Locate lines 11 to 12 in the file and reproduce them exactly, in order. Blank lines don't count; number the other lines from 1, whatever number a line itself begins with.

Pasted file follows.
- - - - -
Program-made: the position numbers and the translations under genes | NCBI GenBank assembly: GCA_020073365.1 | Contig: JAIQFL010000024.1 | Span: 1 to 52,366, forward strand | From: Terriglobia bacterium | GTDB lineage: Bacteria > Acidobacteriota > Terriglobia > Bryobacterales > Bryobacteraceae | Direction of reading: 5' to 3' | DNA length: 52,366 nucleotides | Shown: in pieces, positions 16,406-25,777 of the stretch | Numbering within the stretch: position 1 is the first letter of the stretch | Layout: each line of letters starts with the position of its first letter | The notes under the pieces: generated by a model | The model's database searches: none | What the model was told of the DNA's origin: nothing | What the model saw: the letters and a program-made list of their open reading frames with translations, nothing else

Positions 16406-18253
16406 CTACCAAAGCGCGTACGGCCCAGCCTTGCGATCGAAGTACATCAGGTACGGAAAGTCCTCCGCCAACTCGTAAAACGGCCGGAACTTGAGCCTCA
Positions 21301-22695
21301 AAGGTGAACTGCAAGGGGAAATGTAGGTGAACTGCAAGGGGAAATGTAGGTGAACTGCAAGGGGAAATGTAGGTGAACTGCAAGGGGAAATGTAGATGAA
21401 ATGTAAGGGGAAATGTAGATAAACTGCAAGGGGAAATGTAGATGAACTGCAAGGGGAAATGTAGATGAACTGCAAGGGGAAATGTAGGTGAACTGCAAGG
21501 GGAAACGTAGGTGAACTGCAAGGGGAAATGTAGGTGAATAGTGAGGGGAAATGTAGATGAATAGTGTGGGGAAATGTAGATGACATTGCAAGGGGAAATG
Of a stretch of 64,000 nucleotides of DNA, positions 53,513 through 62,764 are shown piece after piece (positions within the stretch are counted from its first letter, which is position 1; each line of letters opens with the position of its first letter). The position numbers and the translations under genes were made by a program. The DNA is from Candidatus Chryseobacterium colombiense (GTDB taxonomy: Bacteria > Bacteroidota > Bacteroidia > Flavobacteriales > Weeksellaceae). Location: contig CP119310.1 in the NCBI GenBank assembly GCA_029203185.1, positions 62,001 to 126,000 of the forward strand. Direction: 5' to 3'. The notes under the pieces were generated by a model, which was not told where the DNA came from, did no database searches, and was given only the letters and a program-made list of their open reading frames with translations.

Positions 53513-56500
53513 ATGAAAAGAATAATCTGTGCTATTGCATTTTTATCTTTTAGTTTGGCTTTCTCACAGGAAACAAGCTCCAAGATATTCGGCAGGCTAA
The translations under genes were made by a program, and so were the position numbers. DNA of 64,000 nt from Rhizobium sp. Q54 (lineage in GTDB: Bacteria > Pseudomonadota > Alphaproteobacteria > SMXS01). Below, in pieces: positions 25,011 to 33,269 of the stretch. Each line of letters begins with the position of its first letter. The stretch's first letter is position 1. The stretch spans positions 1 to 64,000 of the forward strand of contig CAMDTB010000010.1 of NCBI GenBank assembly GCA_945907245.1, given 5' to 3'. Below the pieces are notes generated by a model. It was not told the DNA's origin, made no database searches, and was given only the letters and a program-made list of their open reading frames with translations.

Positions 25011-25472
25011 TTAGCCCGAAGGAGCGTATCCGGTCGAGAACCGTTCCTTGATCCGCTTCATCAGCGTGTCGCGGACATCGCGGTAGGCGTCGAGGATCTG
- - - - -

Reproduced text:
The translations under genes were made by a program, and so were the position numbers. DNA of 64,000 nt from Rhizobium sp. Q54 (lineage in GTDB: Bacteria > Pseudomonadota > Alphaproteobacteria > SMXS01). Below, in pieces: positions 25,011 to 33,269 of the stretch. Each line of letters begins with the position of its first letter. The stretch's first letter is position 1. The stretch spans positions 1 to 64,000 of the forward strand of contig CAMDTB010000010.1 of NCBI GenBank assembly GCA_945907245.1, given 5' to 3'. Below the pieces are notes generated by a model. It was not told the DNA's origin, made no database searches, and was given only the letters and a program-made list of their open reading frames with translations.

Positions 25011-25472